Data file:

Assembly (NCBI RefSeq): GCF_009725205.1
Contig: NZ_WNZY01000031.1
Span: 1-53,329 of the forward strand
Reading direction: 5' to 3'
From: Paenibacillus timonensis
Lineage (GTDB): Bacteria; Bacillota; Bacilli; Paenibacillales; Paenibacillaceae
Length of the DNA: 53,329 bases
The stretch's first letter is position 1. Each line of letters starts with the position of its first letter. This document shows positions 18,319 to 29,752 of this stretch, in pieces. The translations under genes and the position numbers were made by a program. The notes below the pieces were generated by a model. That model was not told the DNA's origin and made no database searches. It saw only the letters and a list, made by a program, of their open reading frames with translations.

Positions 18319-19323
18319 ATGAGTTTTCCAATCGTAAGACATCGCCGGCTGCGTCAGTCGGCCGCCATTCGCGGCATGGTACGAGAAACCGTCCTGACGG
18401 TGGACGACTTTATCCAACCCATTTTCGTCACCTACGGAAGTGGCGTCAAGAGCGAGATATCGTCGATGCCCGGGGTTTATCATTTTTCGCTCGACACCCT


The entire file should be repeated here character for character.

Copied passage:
Assembly (NCBI RefSeq): GCF_009725205.1
Contig: NZ_WNZY01000031.1
Span: 1-53,329 of the forward strand
Reading direction: 5' to 3'
From: Paenibacillus timonensis
Lineage (GTDB): Bacteria; Bacillota; Bacilli; Paenibacillales; Paenibacillaceae
Length of the DNA: 53,329 bases
The stretch's first letter is position 1. Each line of letters starts with the position of its first letter. This document shows positions 18,319 to 29,752 of this stretch, in pieces. The translations under genes and the position numbers were made by a program. The notes below the pieces were generated by a model. That model was not told the DNA's origin and made no database searches. It saw only the letters and a list, made by a program, of their open reading frames with translations.

Positions 18319-19323
18319 ATGAGTTTTCCAATCGTAAGACATCGCCGGCTGCGTCAGTCGGCCGCCATTCGCGGCATGGTACGAGAAACCGTCCTGACGG
18401 TGGACGACTTTATCCAACCCATTTTCGTCACCTACGGAAGTGGCGTCAAGAGCGAGATATCGTCGATGCCCGGGGTTTATCATTTTTCGCTCGACACCCT